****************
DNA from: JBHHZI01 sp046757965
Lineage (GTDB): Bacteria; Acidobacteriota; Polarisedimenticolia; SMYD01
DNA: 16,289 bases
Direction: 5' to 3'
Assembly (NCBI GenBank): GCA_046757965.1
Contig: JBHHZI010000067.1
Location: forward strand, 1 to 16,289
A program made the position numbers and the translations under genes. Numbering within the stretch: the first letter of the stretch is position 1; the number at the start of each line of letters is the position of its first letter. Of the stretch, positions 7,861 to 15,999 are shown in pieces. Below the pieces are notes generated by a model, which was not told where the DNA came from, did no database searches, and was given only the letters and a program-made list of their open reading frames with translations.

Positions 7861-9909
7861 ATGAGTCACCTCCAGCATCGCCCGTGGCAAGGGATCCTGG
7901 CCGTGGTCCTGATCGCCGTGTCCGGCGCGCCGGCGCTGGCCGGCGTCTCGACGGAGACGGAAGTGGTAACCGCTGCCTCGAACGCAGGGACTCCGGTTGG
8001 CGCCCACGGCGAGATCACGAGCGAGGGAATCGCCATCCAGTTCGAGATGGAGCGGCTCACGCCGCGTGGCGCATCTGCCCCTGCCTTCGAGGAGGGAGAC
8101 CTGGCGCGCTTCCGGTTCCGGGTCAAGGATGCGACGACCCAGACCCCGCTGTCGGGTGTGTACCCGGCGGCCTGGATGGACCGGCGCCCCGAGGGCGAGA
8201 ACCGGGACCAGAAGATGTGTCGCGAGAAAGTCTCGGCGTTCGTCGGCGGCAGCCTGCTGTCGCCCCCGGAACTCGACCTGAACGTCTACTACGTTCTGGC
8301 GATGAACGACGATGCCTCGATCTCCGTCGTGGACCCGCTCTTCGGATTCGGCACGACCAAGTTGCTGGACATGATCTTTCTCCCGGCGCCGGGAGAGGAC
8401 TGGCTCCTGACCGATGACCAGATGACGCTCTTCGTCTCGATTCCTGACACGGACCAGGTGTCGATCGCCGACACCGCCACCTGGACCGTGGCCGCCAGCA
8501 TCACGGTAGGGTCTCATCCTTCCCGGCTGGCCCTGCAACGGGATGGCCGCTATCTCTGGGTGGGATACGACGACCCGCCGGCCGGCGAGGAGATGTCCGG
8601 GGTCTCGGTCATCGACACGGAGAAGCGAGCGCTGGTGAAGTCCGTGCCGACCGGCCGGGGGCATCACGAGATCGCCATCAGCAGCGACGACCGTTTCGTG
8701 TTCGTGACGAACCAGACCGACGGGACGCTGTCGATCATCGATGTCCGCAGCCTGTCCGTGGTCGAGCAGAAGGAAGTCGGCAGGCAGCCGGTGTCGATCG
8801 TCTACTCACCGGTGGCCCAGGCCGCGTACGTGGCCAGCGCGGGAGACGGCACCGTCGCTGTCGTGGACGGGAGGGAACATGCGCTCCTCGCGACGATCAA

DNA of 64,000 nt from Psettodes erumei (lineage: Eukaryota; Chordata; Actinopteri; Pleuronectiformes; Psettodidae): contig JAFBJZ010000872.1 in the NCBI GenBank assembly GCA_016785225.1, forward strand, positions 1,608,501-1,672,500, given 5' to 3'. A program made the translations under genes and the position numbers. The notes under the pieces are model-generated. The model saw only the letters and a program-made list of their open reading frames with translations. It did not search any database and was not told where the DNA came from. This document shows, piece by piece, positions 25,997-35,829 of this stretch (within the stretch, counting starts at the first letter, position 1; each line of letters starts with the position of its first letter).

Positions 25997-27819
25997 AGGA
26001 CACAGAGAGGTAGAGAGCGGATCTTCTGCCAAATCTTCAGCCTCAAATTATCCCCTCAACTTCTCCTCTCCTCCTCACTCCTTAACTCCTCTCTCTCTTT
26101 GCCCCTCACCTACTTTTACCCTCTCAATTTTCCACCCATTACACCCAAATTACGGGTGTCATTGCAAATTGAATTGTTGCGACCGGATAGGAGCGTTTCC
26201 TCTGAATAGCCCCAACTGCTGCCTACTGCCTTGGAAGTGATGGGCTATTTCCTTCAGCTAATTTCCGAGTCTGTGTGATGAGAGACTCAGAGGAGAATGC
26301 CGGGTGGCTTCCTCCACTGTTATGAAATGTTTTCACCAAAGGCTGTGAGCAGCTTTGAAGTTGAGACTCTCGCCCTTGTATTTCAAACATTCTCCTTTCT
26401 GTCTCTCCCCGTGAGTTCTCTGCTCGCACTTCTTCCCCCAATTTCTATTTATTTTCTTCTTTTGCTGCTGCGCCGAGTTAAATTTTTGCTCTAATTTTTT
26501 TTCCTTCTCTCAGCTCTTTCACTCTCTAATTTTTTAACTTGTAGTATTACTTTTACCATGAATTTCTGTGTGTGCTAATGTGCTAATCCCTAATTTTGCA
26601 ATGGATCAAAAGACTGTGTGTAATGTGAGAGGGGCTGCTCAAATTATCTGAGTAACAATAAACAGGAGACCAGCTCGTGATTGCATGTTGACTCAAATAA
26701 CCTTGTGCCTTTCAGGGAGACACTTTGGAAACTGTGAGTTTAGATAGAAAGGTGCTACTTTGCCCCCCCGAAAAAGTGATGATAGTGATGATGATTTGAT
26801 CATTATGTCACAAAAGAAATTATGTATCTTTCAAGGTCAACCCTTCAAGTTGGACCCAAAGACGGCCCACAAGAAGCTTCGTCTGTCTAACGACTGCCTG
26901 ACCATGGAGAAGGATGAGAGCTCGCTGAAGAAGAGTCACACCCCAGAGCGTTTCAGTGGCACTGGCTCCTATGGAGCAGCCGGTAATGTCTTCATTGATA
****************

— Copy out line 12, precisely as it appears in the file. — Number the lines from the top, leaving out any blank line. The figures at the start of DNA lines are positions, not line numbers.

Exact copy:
8001 CGCCCACGGCGAGATCACGAGCGAGGGAATCGCCATCCAGTTCGAGATGGAGCGGCTCACGCCGCGTGGCGCATCTGCCCCTGCCTTCGAGGAGGGAGAC